The Fighting Posture (a.k.a. Weaver or Isosceles — Which is Better?)
By: Gabe Suarez
OK, this is probably going to aggitate the purists on either side of the fence,
but I never worried about that. Here goes!
The shooting stance you use is irrelevant as long as it provides you with
certain, combat-essential attributes. I am well aware that there are a
multitude of accomplished competitive shooters who favor the Isosceles
Stance, and think Weaver shooters are a bunch of throw-backs. An equal
number of accomplished Weaver shooters believe anyone shooting from an
Isosceles is a dope-smoking pinko infidel.
Some of the loudest proponents of each "system" are very talented individuals
that can probably shoot better in a competition or a shooting school, with a
single hand, and their eyes closed, than the majority of shooters using two
hands. Both of these two prolific environments, however, are a far cry from
the reality of personal combat that they seek to emulate.
For many years I was a firm and exclusive proponent of the Weaver Stance. Heck,
I was a product of the Arizona Vatican. I still favor and use a Weaver-like posture
because it fits my body-type. But, I have also seen and trained with many shooters
who are just as good firing from other positions. I’ve come to the conclusion that
whatever posture you use, or whatever you call it is not as important as making sure
that it allows you to do the following things.
It must allow mobility, it must provide good balance, be aggressive in configuration
and cultivate aggressiveness in the individual using the posture, it must be suitable
for transitioning between hands to guns and vise versa. It must work with all firearms,
not just pistols. It must be suitable as a hand-to-hand combat posture, not just a
A firing stance is a fighting stance. I’m trying to get away from the word
"stance" because it denotes "standing" instead of "moving". Let’s use the word
"posture" instead. Now, let me preface this by saying that I could not care less,
from a combative perspective, how fast, accurate, or doctrinally-correct (Hey, a
new term!) you are in a competition or at some shooting school. Whether an Isoceles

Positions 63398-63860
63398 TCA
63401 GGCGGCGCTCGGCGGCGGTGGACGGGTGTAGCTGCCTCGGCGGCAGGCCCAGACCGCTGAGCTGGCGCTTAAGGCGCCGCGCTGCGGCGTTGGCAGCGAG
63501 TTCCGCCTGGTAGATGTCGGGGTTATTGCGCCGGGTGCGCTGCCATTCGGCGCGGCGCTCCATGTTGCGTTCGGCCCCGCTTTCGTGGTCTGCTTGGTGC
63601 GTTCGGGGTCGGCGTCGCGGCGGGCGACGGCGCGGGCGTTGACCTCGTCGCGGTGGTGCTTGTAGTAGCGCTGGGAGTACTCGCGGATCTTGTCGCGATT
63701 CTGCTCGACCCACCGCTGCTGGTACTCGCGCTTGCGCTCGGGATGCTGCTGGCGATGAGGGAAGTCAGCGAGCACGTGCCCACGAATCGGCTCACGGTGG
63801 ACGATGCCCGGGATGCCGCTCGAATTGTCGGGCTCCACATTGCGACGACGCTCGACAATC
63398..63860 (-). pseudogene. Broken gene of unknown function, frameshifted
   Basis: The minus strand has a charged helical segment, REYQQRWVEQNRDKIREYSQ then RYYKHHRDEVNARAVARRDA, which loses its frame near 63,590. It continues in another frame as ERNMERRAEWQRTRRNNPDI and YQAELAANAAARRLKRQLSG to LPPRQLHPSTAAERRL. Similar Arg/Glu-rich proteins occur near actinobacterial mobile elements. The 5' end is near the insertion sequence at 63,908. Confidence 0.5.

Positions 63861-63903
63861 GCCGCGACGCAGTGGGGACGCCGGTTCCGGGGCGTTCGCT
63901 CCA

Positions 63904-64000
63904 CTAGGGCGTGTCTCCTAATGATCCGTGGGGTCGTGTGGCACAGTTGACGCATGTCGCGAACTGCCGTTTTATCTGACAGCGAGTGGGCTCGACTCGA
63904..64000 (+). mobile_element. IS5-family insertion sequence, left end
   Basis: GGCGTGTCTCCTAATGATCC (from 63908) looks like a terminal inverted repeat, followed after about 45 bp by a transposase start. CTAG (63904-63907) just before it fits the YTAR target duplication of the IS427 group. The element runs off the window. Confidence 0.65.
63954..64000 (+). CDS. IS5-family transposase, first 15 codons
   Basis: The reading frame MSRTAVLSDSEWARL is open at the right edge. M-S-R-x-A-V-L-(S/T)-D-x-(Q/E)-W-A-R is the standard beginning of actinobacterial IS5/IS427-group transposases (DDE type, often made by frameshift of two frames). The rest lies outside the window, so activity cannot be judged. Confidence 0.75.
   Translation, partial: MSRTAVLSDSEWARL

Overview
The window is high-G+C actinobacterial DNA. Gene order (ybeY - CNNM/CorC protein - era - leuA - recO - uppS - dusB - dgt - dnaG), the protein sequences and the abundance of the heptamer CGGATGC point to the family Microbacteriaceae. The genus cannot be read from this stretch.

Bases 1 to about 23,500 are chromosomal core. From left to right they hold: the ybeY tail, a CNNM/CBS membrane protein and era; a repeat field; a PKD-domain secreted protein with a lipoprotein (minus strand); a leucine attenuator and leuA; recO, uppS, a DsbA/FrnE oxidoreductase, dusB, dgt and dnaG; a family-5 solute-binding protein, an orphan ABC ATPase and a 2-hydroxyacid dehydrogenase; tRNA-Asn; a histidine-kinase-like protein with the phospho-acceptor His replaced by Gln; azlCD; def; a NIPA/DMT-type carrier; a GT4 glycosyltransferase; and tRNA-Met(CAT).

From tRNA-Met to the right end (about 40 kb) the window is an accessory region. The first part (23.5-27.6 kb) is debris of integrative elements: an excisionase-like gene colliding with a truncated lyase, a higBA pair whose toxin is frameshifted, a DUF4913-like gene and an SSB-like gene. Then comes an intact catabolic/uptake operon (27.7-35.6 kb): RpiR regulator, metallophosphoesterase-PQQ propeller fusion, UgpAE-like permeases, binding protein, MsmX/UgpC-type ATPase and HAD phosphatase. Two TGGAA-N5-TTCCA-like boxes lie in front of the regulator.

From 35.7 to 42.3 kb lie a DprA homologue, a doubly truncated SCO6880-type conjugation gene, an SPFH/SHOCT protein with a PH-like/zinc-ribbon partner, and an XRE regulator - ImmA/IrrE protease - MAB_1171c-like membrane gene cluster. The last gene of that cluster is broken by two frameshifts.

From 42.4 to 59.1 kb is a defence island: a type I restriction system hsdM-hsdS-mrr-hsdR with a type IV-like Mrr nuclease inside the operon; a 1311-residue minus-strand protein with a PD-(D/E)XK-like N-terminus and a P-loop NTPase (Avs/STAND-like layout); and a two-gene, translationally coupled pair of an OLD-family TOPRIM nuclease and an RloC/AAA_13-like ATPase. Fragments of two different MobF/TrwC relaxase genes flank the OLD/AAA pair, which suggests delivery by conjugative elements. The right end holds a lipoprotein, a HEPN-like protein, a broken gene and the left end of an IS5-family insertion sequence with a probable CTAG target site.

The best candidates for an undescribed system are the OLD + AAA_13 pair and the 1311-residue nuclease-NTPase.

or a Weaver works better in a pistol match or at the "final exam" of some shooting
range is irrelevant. It doesn’t really matter to me what they do in these controlled
environments (no body ever died from losing a pistol match). I’m thinking exclusively
about using whateverweapon is involved to fight against someone at extremely close range.
Many gunfights begin by surprise, at close range, as physical assaults. Often,
you don’t know initially that its an actual "gunfight". Also, you may be in a
physical confrontation that doesn’t call for shooting, so your "stance" must be
suitable for defending yourself physically as well as ballistically.
Here’s a way to look at it. If you were going to search your house armed with a
knife instead of the pistol, how would your posture look? If you knew that the
guy you are holding at the "ready" would charge and try to tackle you, how would
your weight be distributed? If you knew you were about to receive a haymaker in
the face from an oversized steroid abusing hoodlum, how would you stand, how would
your posture be? When you answer these questions, just put a pistol into the package
and you have the ideal shooting "posture".
You’d have a slightly bladed posture, well-balanced, aggressive in appearance,
braced for collision, with your knees slightly bent, and in a manner that you
could move quickly to any point on a 360. That doesn’t sound like a traditional
Weaver or an Isosceles, or any other marksmanship-oriented stance to me. It is